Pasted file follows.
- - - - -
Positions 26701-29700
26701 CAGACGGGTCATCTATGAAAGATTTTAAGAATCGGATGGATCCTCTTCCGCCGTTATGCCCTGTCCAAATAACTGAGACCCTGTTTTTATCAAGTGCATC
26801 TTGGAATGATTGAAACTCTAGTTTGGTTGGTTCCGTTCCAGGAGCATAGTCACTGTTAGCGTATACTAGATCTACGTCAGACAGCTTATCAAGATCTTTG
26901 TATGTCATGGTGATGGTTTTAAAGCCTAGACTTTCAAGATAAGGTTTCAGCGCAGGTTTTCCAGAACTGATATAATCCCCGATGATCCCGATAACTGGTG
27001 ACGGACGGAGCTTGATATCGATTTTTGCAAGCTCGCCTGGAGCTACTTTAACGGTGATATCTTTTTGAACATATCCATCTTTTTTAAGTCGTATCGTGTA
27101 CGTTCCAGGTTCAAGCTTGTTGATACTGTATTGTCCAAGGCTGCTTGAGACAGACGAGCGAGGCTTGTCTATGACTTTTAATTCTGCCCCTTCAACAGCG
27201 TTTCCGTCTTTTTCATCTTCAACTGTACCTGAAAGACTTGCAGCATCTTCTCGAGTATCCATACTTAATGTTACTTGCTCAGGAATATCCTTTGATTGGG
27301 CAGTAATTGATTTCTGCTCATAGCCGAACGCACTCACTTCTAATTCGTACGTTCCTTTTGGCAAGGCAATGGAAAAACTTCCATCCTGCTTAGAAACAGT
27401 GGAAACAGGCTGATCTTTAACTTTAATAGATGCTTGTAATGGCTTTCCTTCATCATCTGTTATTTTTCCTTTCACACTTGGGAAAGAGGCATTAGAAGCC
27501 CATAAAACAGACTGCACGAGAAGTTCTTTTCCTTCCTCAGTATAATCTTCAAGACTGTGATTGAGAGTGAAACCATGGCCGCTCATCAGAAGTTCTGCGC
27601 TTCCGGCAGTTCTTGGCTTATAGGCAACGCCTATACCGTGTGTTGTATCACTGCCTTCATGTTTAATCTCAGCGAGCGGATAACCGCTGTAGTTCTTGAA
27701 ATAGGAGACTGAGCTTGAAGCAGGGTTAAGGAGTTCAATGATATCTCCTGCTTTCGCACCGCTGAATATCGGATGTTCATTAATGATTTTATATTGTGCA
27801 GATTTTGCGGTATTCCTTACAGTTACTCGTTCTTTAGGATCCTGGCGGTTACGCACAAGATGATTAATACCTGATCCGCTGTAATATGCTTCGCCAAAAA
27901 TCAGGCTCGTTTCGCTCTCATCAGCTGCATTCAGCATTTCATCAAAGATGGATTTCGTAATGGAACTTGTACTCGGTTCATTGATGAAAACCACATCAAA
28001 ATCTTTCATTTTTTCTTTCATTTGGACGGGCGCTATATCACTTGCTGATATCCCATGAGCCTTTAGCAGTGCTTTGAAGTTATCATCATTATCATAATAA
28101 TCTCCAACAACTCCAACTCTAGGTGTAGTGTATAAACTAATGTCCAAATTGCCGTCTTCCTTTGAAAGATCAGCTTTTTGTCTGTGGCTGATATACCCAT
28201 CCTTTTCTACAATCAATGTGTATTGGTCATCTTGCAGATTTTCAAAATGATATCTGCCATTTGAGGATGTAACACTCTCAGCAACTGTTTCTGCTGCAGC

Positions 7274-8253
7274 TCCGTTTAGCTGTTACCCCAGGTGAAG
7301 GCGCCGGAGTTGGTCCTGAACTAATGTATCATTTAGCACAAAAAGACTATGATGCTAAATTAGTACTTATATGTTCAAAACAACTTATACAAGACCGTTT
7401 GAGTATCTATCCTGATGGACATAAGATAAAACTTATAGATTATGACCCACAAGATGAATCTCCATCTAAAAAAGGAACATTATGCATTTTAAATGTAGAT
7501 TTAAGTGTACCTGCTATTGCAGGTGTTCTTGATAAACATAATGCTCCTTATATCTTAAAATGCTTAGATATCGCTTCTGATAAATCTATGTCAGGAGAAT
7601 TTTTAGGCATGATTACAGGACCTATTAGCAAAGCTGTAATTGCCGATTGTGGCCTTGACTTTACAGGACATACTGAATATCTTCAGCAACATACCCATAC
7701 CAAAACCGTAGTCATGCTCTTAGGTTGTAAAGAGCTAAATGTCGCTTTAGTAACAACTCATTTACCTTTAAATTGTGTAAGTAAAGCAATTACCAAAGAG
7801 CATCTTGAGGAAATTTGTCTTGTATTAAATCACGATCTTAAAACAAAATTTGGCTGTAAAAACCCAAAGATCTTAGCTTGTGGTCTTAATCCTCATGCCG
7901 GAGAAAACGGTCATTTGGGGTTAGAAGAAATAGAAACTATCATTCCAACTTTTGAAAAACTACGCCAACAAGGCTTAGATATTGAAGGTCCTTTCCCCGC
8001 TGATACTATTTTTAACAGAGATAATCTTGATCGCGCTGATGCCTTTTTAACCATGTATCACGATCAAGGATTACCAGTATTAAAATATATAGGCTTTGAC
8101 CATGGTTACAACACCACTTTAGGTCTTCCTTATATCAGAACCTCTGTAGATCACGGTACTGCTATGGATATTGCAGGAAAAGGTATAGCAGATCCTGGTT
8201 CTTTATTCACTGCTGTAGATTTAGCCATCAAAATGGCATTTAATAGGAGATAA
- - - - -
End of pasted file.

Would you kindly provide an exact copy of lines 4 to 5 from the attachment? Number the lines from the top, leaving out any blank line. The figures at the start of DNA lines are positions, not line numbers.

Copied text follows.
26901 TATGTCATGGTGATGGTTTTAAAGCCTAGACTTTCAAGATAAGGTTTCAGCGCAGGTTTTCCAGAACTGATATAATCCCCGATGATCCCGATAACTGGTG
27001 ACGGACGGAGCTTGATATCGATTTTTGCAAGCTCGCCTGGAGCTACTTTAACGGTGATATCTTTTTGAACATATCCATCTTTTTTAAGTCGTATCGTGTA